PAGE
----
What’s driving this new paradigm? According to Darren Spedale, the founder of Family By Design, there are 5 million adults in the U.S. in their mid-30s and above who are single, childless, and still want to become parents. In addition, the Pew Foundation found in their 2010 nationwide poll of Millennials that while only 30% think that having a good marriage will be one of the most important things in their life, 52% believe that being a good parent will be one of the most important things - indicating a growing detachment between the concepts of marriage and parenthood.  

With evolving values driving opportunities to service potential and existing families in new fashions, we expect to see continued innovation in the marketplace. Do you have a great business idea to capitalize on these new types of family structures?  Let us know in the comments below.

sparks & honey is a next generation agency that helps brands synchronize with culture. Download our New Social Systems Report here.

LIVE EVENT | Radical innovation: Unlocking the future of human invention

Innovation in manufacturing has crawled since the 1950s. That's about to speed up.

Big Think LIVE

Add event to calendar

AppleGoogleOffice 365OutlookOutlook.comYahoo


Keep reading Show less

Two MIT students just solved Richard Feynman’s famed physics puzzle

Richard Feynman once asked a silly question. Two MIT students just answered it.

Surprising Science

Here's a fun experiment to try. Go to your pantry and see if you have a box of spaghetti. If you do, take out a noodle. Grab both ends of it and bend it until it breaks in half. How many pieces did it break into? If you got two large pieces and at least one small piece you're not alone.

Keep reading Show less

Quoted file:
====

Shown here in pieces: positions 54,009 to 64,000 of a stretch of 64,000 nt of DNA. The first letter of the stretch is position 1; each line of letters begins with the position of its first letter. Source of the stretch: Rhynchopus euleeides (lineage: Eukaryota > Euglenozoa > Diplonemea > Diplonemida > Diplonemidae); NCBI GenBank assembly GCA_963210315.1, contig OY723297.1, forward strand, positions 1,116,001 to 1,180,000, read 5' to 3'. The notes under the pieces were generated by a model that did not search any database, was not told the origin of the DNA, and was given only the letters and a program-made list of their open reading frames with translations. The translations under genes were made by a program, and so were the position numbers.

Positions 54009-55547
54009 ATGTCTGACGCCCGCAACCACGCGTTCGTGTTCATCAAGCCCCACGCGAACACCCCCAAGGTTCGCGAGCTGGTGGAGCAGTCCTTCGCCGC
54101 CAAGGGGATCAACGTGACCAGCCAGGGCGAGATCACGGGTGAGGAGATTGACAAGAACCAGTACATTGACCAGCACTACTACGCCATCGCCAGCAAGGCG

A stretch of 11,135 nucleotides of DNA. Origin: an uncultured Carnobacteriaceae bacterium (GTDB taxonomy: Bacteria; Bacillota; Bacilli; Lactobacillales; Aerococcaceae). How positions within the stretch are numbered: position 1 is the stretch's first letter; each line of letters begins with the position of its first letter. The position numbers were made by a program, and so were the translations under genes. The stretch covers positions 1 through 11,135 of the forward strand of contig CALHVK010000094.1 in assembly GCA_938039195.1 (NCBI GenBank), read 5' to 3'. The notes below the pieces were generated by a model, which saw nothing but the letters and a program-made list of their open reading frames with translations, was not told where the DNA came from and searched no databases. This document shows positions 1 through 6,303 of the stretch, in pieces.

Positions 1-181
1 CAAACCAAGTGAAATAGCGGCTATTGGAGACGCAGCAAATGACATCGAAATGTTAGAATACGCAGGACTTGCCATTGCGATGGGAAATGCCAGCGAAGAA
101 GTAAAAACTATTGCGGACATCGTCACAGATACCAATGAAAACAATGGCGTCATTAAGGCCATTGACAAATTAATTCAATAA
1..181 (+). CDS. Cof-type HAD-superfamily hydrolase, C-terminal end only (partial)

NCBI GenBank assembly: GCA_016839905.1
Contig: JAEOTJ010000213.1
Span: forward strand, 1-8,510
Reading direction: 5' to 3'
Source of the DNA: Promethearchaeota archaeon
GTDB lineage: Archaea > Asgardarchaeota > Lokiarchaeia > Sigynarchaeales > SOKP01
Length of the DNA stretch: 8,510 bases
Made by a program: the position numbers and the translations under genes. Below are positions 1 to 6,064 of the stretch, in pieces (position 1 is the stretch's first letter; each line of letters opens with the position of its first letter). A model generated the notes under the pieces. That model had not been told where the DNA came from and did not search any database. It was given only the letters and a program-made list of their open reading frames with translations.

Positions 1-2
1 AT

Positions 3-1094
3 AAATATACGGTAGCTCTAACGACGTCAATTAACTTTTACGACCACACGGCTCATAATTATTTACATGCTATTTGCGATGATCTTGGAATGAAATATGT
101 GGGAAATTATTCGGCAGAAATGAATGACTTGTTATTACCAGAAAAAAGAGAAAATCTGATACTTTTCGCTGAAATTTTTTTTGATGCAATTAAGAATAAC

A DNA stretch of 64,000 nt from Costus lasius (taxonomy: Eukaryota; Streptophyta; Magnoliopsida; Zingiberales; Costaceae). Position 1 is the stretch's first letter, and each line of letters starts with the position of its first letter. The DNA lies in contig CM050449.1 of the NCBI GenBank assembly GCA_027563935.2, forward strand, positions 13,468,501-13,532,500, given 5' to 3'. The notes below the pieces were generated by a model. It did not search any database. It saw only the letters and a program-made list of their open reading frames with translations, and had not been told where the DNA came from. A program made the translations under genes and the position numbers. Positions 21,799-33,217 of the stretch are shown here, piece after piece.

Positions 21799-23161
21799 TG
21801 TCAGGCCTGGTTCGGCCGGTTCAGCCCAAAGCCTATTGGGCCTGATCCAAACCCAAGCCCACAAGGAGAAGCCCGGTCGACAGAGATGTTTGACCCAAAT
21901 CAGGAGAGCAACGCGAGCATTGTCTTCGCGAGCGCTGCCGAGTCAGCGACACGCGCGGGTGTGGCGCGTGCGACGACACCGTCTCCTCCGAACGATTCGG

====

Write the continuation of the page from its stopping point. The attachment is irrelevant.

Unfiltered lessons of a female entrepreneur

Join Pulitzer Prize-winning reporter and best-selling author Charles Duhigg as he interviews Victoria Montgomery Brown, co-founder and CEO of Big Think.

Big Think LIVE

Women today are founding more businesses than ever. In 2018, they made up 40% of new entrepreneurs, yet in that same year, they received just 2.2% of all venture capital investment. The playing field is off-balance. So what can women do?

Keep reading Show less

Why ‘Christian nationalists’ are less likely to wear masks and social distance

In a recent study, researchers examined how Christian nationalism is affecting the U.S. response to the COVID-19 pandemic.

A Catholic priest wearing a facemask and face shield blesses a hospital on August 6, 2020 in Manila, Philippines

Ezra Acayan/Getty Images
Coronavirus
  • A new study used survey data to examine the interplay between Christian nationalism and incautious behaviors during the COVID-19 pandemic.
  • The researchers defined Christian nationalism as "an ideology that idealizes and advocates a fusion of American civic life with a particular type of Christian identity and culture."
  • The results showed that Christian nationalism was the leading predictor that Americans engaged in incautious behavior.
Keep reading Show less
Sex & Relationships

Two-thirds of parents say technology makes parenting harder

Parental anxieties stem from the complex relationship between technology, child development, and the internet's trove of unseemly content.

Scroll down to load more…
Quantcast